Acne Sufferers At Increased Risk of Depression Interview with:
“Young man with acne” by Sergey Sudeykin (Russian, Smolensk 1882–1946 Nyack) via The Metropolitan Museum of Art is licensed under CC0 1.0Isabelle Vallerand, Ph.D.
Epidemiologist, MD Student
Dept. of Community Health Sciences
Cumming School of Medicine
University of Calgary What is the background for this study? What are the main findings?

Response: Over the past few years, there have been numerous reports that an acne drug called isotretinoin (Accutane) has been linked to psychiatric disorders. We recently published a systematic review on this topic and did not find an increased risk of psychiatric disorders among people treated with isotretinoin, so we wondered if acne itself may be contributing to mental illness. While it is well known that acne can have negative effects on mood, we wanted to assess if there was an increased risk of true clinical depression using medical records data.

Therefore, we conducted the current study and found that acne increased the risk of developing clinical depression by 63% in the first year following an acne diagnosis and that this risk remained elevated for 5 years after the initial acne diagnosis. What should readers take away from your report?

Response: The main message of our study is that people with acne are at an increased risk of having clinical depression. While it’s a bit intuitive that people with acne might have a lower mood resulting from their skin, this is the first study to show conclusively that acne can be more than just a skin blemish, and can have a substantial impact on mental health. What recommendations do you have for future research as a result of this work?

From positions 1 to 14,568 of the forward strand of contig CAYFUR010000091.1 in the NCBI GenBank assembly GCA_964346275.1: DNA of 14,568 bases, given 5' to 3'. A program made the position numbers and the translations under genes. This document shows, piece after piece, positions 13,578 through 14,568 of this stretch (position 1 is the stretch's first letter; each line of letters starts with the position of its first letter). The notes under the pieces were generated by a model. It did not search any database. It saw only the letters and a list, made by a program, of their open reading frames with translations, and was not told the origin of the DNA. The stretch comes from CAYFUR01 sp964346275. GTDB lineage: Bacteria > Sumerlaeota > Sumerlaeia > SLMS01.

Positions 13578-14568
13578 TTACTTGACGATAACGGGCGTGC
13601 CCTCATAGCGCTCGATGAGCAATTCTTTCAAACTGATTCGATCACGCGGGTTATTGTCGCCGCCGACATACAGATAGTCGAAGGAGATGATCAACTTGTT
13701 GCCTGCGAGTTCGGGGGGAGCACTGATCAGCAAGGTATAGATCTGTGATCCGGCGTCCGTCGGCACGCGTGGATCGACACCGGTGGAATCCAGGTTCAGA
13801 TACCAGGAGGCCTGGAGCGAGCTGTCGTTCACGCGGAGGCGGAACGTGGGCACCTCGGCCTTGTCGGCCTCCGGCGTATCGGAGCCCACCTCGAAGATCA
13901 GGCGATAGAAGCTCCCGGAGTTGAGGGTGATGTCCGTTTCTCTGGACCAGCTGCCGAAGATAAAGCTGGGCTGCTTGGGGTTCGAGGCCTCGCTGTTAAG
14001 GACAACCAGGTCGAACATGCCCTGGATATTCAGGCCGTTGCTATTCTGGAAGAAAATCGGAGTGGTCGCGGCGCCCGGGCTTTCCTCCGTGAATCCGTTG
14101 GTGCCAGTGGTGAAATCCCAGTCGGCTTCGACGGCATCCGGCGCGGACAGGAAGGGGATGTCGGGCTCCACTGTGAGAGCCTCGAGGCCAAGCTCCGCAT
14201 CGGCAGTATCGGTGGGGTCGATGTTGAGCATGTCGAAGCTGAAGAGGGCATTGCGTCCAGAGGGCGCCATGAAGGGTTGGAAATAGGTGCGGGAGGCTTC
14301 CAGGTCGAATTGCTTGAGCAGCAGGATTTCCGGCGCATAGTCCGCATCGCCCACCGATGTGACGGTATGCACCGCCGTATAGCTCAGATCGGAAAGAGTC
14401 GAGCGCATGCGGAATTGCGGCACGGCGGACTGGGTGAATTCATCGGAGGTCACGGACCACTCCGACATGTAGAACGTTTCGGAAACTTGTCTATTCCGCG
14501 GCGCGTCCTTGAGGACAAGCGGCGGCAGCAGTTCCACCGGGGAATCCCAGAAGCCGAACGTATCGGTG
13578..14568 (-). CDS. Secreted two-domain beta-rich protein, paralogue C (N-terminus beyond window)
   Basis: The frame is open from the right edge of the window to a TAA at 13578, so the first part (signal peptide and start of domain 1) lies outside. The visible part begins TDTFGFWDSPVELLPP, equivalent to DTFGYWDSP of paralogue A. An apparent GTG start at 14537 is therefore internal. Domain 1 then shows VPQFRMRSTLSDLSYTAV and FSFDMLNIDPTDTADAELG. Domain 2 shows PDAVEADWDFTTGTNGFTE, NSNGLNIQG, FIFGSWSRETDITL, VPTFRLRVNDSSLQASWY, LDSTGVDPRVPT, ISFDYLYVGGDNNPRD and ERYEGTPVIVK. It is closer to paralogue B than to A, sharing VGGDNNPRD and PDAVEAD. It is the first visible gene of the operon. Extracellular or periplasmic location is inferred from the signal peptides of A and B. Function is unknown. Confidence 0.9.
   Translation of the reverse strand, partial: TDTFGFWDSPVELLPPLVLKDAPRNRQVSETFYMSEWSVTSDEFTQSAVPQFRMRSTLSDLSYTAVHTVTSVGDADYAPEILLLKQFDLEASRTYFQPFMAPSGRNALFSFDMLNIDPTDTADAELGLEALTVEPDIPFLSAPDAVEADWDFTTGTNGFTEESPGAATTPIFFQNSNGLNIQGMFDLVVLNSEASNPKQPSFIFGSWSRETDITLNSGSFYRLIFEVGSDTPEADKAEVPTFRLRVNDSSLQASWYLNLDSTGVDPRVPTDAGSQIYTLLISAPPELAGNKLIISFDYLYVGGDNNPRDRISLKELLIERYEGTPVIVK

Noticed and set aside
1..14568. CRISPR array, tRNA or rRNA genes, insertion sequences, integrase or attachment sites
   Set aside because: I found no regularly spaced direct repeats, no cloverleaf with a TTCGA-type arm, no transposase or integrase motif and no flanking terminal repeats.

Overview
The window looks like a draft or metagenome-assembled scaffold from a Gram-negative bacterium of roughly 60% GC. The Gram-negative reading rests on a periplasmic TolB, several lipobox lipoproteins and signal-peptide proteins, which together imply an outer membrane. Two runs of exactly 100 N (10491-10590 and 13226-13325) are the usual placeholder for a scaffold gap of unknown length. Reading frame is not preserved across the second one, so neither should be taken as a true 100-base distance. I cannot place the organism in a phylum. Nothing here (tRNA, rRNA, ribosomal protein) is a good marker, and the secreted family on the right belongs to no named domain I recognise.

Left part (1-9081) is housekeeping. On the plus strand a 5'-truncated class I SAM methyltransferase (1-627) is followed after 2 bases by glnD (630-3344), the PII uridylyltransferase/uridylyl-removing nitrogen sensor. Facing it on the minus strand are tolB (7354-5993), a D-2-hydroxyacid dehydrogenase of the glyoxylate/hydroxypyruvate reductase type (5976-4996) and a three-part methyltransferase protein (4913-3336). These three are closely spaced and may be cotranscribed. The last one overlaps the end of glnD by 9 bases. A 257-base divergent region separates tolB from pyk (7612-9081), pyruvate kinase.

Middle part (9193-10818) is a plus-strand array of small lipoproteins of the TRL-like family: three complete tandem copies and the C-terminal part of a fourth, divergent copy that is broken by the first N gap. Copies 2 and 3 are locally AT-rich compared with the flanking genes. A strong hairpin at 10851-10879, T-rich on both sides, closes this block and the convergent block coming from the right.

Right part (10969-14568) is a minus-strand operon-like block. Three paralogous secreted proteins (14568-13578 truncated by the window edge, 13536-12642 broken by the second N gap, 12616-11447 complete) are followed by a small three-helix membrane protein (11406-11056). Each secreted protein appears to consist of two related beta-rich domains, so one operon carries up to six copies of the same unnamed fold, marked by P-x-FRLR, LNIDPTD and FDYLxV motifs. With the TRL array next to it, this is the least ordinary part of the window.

Response: Future research should aim to address the implications of a variety of acne treatments on mental health as well as investigate the impact of acne on other mental health conditions such as anxiety disorders. Is there anything else you would like to add?

Response: Our hope is that this study can help to highlight that people living with acne who have mental health concerns should be taken seriously and any healthcare providers treating acne should help to initiate treatment for depression among those who need it.

We do not have any disclosures to declare.


I.A. Vallerand, R.T. Lewinson, L.M. Parsons, M.W. Lowerison, A.D. Frolkis, G.G. Kaplan, C. Barnabe, A.G.M. Bulloch, S.B. PattenRisk of depression among patients with acne in the U.K.: a population-based cohort study. British Journal of Dermatology, 2018; DOI: 10.1111/bjd.16099

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